Pulmonary embolism and RV infarction may present with similar clinical and electrocardiographic findings: chest pain, sweatiness, hypotension or shock, ST-segment elevation and/or q waves in inferior leads or in V1. In both diseases 2D-echo may show enlargement of right heart chambers, right ventricular hypokinesia, iv septal diskinesia and inferior vena cava dilation, while ischemic left ventricular inferior wall abnormalities may be subtle when infarction predominantly involves the right ventricle. CW Doppler helps differentiate the two conditions by demonstration of an increased RV-RA pressure gradient in massive or submassive PE, and of a normal or low gradient in RV infarction. In these sometimes confounding conditions, a new echocardiographic pattern of RV contraction, highly specific for the diagnosis of PE, would be very useful, especially in cases of trivial tricuspid insufficiency and/or difficult estimation of velocities and gradients across the tricuspid valve. Unfortunately the results of our study show that the McConnell sign is unable to differentiate acute PE from RV infarction. Actually, this sign was present in 70% of PE and in 67% of RV infarctions, with a very low specificity and negative predictive value. The presence or the absence of the sign cannot therefore confirm or exclude the diagnosis of PE. Indeed our data are at variance with those of McConnell et al.,9 who compared a small group of PE patients with a very heterogeneous population of 85 patients collected on the basis of the presence of echocardiographic signs of RV dysfunction. Causes of RV dysfunction were mainly chronic diseases such as ischemic or dilated cardiomyopathies (n=30), chronic pulmonary hypertension (n=11), valvular heart disease (n=9), congenital heart disease (n=7). Just seven cases of acute RV dysfunction were included, namely six RV infarctions and one acute respiratory distress syndrome. Since the sole false positive case, incidentally quoted in the paper, was the only one suffering from the acute respiratory distress syndrome, the authors stated that ‘patients with other causes of an acute increase in RV afterload may have similar findings’. The results of the present study demonstrate that not only causes of acute increase in RV afterload other than PE may show similar findings, but also diseases directly involving the right ventricle, such as RV infarction, may also account for the onset of the McConnell sign. We are therefore still looking for a specific echocardiographic pattern of acute PE.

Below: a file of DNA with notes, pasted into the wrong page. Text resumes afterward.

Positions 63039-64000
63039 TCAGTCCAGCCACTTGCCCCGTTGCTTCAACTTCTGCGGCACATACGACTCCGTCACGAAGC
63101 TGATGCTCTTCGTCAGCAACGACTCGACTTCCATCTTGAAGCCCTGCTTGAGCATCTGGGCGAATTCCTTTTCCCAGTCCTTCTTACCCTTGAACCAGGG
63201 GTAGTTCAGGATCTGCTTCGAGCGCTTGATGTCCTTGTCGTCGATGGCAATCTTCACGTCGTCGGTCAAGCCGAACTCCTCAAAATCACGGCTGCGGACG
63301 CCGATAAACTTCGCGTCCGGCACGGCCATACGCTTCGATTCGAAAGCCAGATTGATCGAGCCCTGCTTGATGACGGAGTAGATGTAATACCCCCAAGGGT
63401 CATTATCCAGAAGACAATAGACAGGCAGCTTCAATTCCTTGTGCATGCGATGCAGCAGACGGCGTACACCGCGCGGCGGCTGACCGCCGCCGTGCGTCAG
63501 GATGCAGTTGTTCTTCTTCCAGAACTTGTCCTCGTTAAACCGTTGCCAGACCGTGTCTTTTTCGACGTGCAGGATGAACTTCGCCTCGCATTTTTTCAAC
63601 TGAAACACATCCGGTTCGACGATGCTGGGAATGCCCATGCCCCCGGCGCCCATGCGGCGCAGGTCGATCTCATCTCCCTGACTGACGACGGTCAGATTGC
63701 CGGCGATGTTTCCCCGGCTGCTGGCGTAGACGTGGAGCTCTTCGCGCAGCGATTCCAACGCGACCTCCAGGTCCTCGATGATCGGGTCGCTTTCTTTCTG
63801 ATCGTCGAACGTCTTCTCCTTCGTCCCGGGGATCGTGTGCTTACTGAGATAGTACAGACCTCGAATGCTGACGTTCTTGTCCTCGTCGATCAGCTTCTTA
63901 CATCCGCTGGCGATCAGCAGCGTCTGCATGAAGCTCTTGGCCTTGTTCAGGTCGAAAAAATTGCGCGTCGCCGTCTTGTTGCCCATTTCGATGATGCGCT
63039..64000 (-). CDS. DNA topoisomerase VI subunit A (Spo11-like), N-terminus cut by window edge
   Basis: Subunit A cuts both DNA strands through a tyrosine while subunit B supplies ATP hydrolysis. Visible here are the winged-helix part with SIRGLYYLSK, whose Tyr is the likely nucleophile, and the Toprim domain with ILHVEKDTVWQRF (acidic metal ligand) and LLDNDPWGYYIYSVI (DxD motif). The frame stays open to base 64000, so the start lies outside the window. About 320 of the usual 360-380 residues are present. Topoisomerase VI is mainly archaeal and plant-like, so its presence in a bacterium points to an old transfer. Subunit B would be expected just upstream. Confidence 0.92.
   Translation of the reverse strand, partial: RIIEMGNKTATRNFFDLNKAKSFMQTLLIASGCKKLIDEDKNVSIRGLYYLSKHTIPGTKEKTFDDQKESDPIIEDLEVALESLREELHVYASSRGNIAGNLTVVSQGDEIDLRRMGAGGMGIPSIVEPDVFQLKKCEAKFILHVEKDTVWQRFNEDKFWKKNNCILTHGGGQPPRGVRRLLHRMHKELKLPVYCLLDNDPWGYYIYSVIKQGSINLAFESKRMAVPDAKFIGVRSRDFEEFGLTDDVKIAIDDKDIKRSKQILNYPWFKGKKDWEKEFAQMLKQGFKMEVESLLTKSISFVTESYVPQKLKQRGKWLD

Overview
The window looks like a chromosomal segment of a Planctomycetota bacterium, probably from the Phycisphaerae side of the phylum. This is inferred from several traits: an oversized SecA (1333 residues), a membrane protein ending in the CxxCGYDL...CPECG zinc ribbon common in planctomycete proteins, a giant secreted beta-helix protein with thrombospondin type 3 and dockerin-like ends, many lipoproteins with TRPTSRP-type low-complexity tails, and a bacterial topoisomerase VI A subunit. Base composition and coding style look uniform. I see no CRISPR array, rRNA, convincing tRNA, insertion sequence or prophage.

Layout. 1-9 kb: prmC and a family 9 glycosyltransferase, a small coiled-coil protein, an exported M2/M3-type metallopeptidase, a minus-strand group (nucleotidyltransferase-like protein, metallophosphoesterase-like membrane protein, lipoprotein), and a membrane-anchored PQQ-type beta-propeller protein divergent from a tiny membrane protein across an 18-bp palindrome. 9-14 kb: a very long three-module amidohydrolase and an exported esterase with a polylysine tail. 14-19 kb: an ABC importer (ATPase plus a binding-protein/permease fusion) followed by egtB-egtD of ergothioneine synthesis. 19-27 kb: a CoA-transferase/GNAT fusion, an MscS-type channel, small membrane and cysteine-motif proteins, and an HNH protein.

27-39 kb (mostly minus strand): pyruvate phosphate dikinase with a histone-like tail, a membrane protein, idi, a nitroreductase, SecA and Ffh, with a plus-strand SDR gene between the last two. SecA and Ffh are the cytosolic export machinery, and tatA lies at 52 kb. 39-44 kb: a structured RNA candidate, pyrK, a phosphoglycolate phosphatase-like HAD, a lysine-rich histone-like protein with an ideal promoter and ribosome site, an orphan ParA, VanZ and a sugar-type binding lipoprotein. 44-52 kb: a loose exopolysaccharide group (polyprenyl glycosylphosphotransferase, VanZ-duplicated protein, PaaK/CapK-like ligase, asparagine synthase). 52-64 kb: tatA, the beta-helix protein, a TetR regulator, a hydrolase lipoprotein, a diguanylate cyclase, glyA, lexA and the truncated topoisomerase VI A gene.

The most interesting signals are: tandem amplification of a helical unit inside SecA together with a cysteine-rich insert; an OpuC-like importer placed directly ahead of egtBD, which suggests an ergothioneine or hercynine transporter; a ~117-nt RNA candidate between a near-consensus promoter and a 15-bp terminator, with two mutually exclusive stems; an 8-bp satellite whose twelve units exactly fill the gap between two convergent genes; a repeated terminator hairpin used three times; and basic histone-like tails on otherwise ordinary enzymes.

Three mechanisms were advocated by McConnell9 to explain the pathogenesis of their findings in pulmonary embolism: tethering of the RV apex to a contracting hyperdynamic left ventricle, a systolic bulging localized to the mid-free wall due to an abrupt increase in afterload which spares the apex and, third, a segmental ischemia of the RV free wall. According to our observations, the first two mechanisms seem quite unlikely because: (1) the RV apex motion is a real inward movement and not just a tethering; and (2) in RV infarction a sudden increase in afterload does not develop in spite of the presence of a normal contracting apex in 67% of our cases. We therefore believe that the most consistent mechanism to explain the McConnell sign could be ischemia: a functional ischemia of the RV free wall in PE, due to a transient increase in wall stress, and a necrotic involvement of the RV free wall in RV infarction, due to mechanical obstruction of the right coronary artery. Yet, the exact reason why the apex is the sole normally contracting segment in an otherwise hypokinetic right ventricle both in acute PE and RV infarction remains still unclear.

In conclusion, the present study confirms the fairly good sensibility but not the high specificity of the McConnell sign for the echocardiographic diagnosis of acute pulmonary embolism, since a normal contracting RV apex could be detected also in two thirds of patients with RV infarction. This regional pattern of RV contraction cannot therefore be used in the bedside diagnostic work-up of critically ill patients with acute right ventricular dysfunction to raise the clinical suspicion of acute cor pulmonale.

References